What we’re most likely to see as anti-US and anti-Iranian protests continue to consume Iraq is a compromise that allows U.S. influence to remain under the guise of NATO, or a compromise that allows the U.S. to withdraw while appearing not to have--whichever way you wish to interpret it.
Already, the groundwork is being laid for a NATO role that would in some way replace the existing U.S. role in Iraq, leaving a NATO force to deal with ISIS and serve as a counter to Iranian influence.
This is largely a capitulation to Iran, which is enjoying another victory on Iraqi soil in the aftermath of the withdrawal of Shia “nationalist” cleric Moqtada al-Sadr and his supporters from the mass protests.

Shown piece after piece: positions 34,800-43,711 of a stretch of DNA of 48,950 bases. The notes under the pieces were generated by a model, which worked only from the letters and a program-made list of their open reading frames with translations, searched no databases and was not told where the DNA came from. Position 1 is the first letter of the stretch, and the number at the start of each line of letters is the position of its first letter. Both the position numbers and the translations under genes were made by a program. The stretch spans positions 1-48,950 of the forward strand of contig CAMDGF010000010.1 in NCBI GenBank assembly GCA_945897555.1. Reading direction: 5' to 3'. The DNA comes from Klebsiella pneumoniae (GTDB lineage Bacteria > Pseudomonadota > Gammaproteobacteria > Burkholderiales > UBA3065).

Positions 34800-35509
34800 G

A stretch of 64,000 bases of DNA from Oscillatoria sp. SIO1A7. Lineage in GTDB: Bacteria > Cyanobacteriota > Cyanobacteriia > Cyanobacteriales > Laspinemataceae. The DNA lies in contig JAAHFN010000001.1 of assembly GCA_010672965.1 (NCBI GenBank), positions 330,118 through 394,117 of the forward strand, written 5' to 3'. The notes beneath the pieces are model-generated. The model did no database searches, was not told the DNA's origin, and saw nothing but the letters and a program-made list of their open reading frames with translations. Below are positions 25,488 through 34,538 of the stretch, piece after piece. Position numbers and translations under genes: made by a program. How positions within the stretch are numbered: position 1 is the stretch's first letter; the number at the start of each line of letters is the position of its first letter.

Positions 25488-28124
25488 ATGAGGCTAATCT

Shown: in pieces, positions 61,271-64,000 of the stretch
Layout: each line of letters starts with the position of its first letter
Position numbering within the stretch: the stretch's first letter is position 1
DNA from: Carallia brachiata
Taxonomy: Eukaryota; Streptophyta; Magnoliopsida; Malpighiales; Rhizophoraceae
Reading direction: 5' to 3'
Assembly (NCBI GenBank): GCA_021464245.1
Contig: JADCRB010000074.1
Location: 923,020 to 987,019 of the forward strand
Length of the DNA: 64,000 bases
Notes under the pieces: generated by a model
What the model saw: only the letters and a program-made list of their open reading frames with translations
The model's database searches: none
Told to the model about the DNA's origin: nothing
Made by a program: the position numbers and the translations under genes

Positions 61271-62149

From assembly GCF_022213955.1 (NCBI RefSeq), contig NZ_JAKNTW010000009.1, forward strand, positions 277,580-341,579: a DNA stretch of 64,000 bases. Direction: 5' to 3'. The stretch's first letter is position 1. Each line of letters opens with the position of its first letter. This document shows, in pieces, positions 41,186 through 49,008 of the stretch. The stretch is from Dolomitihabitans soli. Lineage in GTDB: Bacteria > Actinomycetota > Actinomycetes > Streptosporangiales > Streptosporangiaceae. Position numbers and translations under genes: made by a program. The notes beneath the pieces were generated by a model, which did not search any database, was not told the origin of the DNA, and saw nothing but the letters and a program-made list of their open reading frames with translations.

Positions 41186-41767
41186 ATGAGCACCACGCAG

It is unclear how al-Sadr’s withdrawal of support for the protests will affect a movement comprised of many who on one hand welcomed the extra support (which also meant a degree of protection from pro-Iranian militias) and on the other hand, wished for the protests to remain outside the realm of party politics.
While there is no sign that protests are breaking up with the withdrawal of al-Sadr--and indeed, protests have intensified this week--the result is a crackdown by pro-Iranian militia forces who now feel more freedom to attack protesters.
While the key oil-rich province of Basra is feeling the heat of protests that have succeeded in intermittently disrupting oilfields, production remains on track.…